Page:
Review: Imogen Cooper, Ryedale Festival, Duncombe Park, July 26

FRIDAY night’s concert had all the ingredients expected of a successful Ryedale Festival event: an unusual venue, a beautiful room with a sell-out audience, interesting repertoire, and a first-rate musician.

Pianist Imogen Cooper started with Schubert, in many ways her international calling card. She brought to his late Piano Sonata in A the sort of authority for which she is justly renowned.

The opening was aptly somewhat gruff, the articulation artfully leavened with little touches of pedal; on its eventual return, the same passage was given a much richer treatment, lending added meaning to the austere stillness of the contrasting second theme. The cyclic—almost symphonic—element was clear, too, the affinities between the work’s first theme, the trio section of the scherzo, and its very ending deftly revealed.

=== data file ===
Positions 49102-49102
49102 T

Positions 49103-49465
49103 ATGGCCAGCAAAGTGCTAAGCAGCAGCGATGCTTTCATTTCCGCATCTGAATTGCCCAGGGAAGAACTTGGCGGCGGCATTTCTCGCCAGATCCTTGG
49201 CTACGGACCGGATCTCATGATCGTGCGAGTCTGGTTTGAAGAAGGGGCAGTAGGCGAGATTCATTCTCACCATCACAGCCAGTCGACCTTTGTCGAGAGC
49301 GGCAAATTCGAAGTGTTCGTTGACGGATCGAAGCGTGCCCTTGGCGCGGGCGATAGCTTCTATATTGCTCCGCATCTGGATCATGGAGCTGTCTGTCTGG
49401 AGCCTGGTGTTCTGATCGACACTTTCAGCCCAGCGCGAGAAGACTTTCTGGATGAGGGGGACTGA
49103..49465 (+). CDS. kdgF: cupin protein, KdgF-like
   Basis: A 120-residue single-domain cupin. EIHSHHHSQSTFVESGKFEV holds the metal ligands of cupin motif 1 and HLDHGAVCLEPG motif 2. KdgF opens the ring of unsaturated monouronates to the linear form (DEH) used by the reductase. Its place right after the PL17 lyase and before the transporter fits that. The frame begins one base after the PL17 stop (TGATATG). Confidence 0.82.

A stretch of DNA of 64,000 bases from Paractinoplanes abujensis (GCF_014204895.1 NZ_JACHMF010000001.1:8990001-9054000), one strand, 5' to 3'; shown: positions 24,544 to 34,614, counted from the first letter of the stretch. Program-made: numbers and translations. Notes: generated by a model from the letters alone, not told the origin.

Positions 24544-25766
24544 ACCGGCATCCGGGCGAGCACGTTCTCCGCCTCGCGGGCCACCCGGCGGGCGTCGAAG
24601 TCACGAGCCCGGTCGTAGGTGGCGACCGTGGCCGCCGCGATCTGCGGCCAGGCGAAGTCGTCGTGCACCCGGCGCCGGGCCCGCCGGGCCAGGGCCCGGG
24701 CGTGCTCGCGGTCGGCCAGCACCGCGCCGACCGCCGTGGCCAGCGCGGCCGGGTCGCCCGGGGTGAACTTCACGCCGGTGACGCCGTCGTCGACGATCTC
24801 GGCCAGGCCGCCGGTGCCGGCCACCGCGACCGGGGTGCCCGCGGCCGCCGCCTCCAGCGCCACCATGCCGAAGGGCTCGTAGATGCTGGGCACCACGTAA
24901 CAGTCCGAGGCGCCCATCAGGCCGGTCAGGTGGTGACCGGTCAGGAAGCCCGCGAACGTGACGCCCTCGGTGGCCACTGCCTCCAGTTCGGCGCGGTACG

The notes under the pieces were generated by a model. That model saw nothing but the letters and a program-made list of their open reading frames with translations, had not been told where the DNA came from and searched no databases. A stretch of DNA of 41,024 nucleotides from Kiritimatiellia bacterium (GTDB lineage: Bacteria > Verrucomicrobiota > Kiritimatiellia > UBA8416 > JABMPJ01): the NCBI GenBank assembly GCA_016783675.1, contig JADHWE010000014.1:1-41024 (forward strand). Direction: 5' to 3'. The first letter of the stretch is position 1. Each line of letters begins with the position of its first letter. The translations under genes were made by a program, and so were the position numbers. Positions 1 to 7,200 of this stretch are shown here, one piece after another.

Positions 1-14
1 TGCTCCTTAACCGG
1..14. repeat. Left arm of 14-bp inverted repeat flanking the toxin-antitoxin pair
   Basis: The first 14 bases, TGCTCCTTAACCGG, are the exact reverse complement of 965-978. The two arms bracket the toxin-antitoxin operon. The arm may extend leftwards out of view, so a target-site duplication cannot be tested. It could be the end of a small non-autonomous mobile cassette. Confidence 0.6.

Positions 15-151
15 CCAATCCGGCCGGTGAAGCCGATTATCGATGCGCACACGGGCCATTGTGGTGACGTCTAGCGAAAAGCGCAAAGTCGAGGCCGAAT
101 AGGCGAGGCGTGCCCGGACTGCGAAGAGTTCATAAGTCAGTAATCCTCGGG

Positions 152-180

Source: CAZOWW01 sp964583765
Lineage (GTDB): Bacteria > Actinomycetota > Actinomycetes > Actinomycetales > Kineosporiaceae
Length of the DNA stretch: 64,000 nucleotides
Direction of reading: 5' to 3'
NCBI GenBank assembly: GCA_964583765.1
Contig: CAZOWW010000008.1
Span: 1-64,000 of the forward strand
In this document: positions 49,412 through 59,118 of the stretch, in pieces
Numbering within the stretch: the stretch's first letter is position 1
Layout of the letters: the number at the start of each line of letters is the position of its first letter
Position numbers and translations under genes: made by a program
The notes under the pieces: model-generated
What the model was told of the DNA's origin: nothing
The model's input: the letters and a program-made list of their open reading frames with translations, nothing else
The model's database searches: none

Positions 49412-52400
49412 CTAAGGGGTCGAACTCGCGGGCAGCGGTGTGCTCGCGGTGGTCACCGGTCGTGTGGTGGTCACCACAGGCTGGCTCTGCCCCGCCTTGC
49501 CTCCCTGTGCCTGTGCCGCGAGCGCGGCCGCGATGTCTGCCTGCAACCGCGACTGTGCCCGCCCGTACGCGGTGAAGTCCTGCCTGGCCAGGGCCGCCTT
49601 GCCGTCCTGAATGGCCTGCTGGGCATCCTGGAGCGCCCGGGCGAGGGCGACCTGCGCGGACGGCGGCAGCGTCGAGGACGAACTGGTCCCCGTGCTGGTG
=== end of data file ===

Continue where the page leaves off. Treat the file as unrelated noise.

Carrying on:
Liszt’s idiomatic solo arrangement of the Gretchen movement from his Faust Symphony was here an affectionate, delicate character study. The little “he loves me, he loves me not” episode was delightfully bashful and innocent.

Highlights of Brahms’s late Fantasies Op. 116 included Cooper’s gentle steadfastness in No. 2, her sensitivity No. 4, and the marvellously voiced middle section of the last where the melody was kept absolutely seamless as it swapped between the hands.

The virtuosity required by the last page or so saw to it that the concert ended to well-deserved cheers. A thoughtfully chosen encore, the famous Waltz Op. 39 No. 15 being Brahms at his most Schubertian, brought this rewarding concert full circle.

Robert Gammon